I know I say "I wish I was making this up" a lot, but honestly? There's something kind of awesome about how earnest this guy is. Most Flat-Earthers -- who were recently christened "Flerfs" by some wag on Twitter, an appellation that I think carries exactly the right amount of gravitas -- are so full of themselves and self-righteous that all they elicit from me is an eyeroll. But this guy?
He's got a strange sort of moxie.
His name is Mike Hughes, and he's a 61-year-old retired limo driver from California. He has spent over $20,000 to build his rocket, which includes (the article says) the bright yellow and red Rust-O-Leum paint that he used to letter "RESEARCH FLAT EARTH" on the side. He bought an old motor home, took it apart, and converted it into a firing ramp. The rocket runs on steam power, and the idea is to launch it over the town of Amboy, California today.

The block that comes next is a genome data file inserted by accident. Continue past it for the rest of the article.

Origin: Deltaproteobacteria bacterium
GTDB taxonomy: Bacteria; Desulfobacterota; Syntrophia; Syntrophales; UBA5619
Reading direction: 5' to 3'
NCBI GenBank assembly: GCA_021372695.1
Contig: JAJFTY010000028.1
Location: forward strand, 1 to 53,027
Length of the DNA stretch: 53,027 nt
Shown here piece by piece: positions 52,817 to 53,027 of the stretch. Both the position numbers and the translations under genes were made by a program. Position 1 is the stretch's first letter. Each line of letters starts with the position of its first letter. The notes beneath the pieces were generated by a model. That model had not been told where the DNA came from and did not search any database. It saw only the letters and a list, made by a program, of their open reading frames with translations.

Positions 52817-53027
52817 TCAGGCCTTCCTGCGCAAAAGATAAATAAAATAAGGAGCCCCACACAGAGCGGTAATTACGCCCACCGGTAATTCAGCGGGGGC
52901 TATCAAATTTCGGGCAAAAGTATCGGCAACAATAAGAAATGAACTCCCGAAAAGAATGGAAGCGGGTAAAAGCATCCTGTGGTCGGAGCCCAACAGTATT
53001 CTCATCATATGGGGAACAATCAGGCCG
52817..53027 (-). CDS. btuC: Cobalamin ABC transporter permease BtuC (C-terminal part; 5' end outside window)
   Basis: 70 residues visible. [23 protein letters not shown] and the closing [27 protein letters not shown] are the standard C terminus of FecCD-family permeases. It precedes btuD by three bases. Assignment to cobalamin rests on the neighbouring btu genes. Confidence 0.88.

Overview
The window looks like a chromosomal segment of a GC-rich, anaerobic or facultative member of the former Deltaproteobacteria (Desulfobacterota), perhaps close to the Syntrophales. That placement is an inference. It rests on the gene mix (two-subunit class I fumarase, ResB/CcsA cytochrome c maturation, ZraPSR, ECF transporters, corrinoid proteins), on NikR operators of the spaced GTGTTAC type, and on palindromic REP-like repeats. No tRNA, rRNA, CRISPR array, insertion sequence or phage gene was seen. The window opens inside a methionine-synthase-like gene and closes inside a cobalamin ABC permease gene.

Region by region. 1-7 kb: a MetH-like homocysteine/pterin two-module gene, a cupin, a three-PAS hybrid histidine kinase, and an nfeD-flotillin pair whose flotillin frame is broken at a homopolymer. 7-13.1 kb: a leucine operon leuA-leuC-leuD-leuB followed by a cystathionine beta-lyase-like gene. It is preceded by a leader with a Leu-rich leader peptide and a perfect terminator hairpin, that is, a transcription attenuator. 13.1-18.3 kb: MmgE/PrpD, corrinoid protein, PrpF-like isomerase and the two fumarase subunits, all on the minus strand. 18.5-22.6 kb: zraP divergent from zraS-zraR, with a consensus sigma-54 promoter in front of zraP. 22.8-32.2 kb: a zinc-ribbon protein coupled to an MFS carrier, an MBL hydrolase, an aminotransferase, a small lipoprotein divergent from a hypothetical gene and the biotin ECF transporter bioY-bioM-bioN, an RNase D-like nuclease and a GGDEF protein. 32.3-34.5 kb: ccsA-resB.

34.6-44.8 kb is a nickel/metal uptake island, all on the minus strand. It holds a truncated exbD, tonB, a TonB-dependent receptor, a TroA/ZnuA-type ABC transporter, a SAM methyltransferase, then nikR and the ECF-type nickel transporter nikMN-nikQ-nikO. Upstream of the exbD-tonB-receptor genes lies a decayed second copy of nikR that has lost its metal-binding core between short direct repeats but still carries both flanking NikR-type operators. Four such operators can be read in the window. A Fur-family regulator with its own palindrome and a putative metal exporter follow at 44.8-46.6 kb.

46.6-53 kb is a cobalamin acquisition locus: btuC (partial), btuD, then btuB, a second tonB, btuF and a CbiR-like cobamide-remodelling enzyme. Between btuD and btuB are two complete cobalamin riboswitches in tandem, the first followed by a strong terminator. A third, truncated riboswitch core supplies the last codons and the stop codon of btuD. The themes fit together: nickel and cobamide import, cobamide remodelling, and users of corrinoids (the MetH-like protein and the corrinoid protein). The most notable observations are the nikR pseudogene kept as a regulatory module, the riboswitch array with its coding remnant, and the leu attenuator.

Hughes and his rocket ship
What exactly his launch will prove, Hughes doesn't seem exactly clear about. "I don’t believe in science," he said, rather unnecessarily, in my opinion. "I know about aerodynamics and fluid dynamics and how things move through the air, about the certain size of rocket nozzles, and thrust. But that’s not science, that’s just a formula. There’s no difference between science and science fiction."
Which explains how much overlap there is between NASA and Lost in Space.
Danger, Will Robinson.
Hughes has big plans, if the outcome of today's launch is different from what I expect, which is that he will leave a large impact crater surrounded by gaily-painted red and yellow shrapnel, rather like the times Wile E. Coyote strapped an Acme Jet Pack to his back and proceeded to fly directly into a cliff side. If he survives, Hughes says, he's going to launch himself right into a new project, which is the California governor's race.
I wonder what his campaign slogan will be? I think "Vote Flerf! We're down to Earth!" would be a good choice.
What I'm wondering is why he thinks launching himself in a rocket will prove that the Earth is flat. Does he think that a spherical Earth would mean that his ship would take off in a tangent line and end up in space? Or that from up there, he'll be able to see the entire flat disc? You can see how a different perspective could clear things up: